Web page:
Georgia request on hold as lawsuit temporarily halts voter fraud panel

Voters line up on Tuesday, June 20, 2017 at the Hammond Park Gymnasium. JOHN SPINK/JSPINK@AJC.COM.

Voters line up on Tuesday, June 20, 2017 at the Hammond Park Gymnasium. JOHN SPINK/JSPINK@AJC.COM.

President Donald Trump's commission on election integrity has yet to agree to pay the required $250 fee to receive Georgia's public voter data, although state officials confirmed they have received its request for states to hold off on sending anything while a judge considers a legal complaint against them.

The delay comes as the Washington-based Electronic Privacy Information Center has asked a federal court to grant at least a temporary restraining order as part of a lawsuit seeking to stop the commission from gathering the data. It’s one of at least three federal lawsuits the commission faces.

The commission, formed by Trump in May to investigate unsubstantiated reports of voter fraud in last year's presidential election, had sent a request two weeks ago for all states' voter-roll data, including name, address, date of birth, party affiliation, last four Social Security number digits and voting history.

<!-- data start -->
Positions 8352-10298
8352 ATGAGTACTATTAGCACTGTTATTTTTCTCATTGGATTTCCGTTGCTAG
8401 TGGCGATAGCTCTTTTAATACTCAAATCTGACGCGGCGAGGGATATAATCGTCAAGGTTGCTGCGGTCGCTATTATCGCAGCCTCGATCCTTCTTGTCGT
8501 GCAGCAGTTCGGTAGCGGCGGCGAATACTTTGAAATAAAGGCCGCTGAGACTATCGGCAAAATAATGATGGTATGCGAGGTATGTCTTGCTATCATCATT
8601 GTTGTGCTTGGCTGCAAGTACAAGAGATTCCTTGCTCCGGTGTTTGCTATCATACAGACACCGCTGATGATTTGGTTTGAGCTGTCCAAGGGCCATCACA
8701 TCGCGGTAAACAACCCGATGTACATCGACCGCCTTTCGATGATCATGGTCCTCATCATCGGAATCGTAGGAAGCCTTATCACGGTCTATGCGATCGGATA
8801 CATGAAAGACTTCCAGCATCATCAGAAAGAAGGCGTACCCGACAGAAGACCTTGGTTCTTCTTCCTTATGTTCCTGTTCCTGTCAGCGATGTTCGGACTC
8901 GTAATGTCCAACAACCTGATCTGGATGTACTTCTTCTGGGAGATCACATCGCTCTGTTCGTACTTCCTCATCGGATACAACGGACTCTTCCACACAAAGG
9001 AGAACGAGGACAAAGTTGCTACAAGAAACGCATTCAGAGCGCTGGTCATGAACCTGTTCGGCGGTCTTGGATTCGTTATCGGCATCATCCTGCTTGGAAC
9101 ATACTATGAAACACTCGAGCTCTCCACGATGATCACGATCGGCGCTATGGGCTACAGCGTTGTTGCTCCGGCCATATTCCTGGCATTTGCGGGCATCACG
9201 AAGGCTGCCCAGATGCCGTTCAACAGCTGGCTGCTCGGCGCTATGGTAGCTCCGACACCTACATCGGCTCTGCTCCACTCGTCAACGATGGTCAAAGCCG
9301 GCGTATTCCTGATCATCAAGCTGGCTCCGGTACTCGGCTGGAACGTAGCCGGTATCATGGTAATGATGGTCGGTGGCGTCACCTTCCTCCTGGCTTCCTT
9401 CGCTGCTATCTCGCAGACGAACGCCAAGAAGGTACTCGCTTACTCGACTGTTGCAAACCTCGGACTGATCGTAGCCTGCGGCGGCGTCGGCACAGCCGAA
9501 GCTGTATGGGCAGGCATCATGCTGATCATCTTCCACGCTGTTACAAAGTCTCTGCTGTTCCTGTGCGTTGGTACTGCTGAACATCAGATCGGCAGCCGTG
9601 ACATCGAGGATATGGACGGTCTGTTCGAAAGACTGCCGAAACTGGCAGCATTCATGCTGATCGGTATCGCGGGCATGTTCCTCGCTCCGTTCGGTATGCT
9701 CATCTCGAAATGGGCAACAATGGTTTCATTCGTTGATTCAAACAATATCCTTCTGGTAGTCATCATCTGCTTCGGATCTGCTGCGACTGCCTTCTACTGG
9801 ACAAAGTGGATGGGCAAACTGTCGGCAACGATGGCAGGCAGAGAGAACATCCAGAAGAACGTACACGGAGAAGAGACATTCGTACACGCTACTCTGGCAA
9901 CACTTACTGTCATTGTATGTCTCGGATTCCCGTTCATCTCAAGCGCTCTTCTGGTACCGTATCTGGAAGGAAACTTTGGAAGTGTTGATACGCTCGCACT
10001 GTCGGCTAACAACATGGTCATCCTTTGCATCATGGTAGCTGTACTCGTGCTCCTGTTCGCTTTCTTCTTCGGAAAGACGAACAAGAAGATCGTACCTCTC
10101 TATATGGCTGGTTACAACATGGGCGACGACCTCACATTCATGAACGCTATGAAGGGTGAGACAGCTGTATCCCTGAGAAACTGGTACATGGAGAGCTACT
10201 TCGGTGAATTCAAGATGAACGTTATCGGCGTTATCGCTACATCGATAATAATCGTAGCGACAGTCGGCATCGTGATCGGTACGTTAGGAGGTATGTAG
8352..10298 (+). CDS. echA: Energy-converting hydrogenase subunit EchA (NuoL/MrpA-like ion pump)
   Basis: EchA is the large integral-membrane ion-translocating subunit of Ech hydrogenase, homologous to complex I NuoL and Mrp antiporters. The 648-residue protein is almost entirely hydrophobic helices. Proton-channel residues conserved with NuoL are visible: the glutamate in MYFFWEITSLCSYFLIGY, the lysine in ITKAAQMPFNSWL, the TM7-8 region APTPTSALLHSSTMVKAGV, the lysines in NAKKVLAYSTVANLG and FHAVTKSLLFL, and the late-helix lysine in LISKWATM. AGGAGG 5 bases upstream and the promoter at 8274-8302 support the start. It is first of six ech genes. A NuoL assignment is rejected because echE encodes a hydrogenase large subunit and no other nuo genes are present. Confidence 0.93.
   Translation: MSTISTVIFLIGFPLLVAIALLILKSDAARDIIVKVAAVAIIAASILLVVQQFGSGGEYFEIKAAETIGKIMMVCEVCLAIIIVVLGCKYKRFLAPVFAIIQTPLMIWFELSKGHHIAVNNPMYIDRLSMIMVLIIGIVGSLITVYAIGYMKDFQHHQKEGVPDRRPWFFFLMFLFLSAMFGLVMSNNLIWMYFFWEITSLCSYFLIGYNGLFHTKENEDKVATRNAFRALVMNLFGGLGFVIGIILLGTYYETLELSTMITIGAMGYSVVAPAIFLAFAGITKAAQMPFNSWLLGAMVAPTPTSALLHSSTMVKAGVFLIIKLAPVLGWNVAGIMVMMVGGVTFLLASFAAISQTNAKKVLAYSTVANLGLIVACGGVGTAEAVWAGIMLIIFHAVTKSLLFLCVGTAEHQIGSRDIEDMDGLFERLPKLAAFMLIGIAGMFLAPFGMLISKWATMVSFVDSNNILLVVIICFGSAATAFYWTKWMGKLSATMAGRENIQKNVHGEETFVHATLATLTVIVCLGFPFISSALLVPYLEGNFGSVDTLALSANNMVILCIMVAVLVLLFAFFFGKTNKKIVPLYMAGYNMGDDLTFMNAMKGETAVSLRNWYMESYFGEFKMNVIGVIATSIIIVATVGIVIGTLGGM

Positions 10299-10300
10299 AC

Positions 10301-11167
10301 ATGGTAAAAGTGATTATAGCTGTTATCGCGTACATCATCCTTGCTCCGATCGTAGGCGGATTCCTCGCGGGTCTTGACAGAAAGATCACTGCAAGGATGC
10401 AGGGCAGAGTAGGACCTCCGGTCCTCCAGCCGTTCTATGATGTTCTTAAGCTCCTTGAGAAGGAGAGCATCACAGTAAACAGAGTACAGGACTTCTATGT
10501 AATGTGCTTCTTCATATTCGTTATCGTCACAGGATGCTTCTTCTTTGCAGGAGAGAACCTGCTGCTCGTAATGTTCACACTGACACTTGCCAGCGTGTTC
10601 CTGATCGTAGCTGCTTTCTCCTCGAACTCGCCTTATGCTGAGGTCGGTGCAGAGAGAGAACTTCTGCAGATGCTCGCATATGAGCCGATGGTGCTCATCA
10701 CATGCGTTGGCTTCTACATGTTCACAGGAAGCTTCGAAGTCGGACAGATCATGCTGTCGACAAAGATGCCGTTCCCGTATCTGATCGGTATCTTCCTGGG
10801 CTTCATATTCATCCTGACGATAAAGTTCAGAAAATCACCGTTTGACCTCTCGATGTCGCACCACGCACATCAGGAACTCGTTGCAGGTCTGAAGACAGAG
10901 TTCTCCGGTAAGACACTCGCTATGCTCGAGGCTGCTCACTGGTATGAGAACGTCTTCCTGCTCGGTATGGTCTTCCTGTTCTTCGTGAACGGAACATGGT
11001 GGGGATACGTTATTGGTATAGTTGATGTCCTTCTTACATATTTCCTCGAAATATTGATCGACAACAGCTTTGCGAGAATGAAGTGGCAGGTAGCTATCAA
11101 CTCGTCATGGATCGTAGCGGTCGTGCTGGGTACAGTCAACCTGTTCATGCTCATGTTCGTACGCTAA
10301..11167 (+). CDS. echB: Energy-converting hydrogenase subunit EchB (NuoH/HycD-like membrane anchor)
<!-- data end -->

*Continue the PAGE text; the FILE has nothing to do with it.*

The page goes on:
Georgia law allows it to collect information such as voter names, addresses, race and gender, among other data points — information that more than 600 groups including both major political parties have also requested in the past 18 months.

Georgia will not share information, however, considered private under state law such as registered voters' driver's license numbers and Social Security numbers. Since the ballot is secret, there are no records that show who a person voted for in any election.

And it won’t send anything unless the commission pays the standard fee, which is required of anyone who requests the public voter file.

The commission's work coincides with a separate request by the U.S. Justice Department, which is seeking material from at least 44 states including Georgia about how they remove voters from the rolls who should no longer be eligible to vote.

Civil rights groups including those in Georgia have raised alarms about both requests, saying they fear the collected information could be used to purge voting rolls and make it harder to register to vote.

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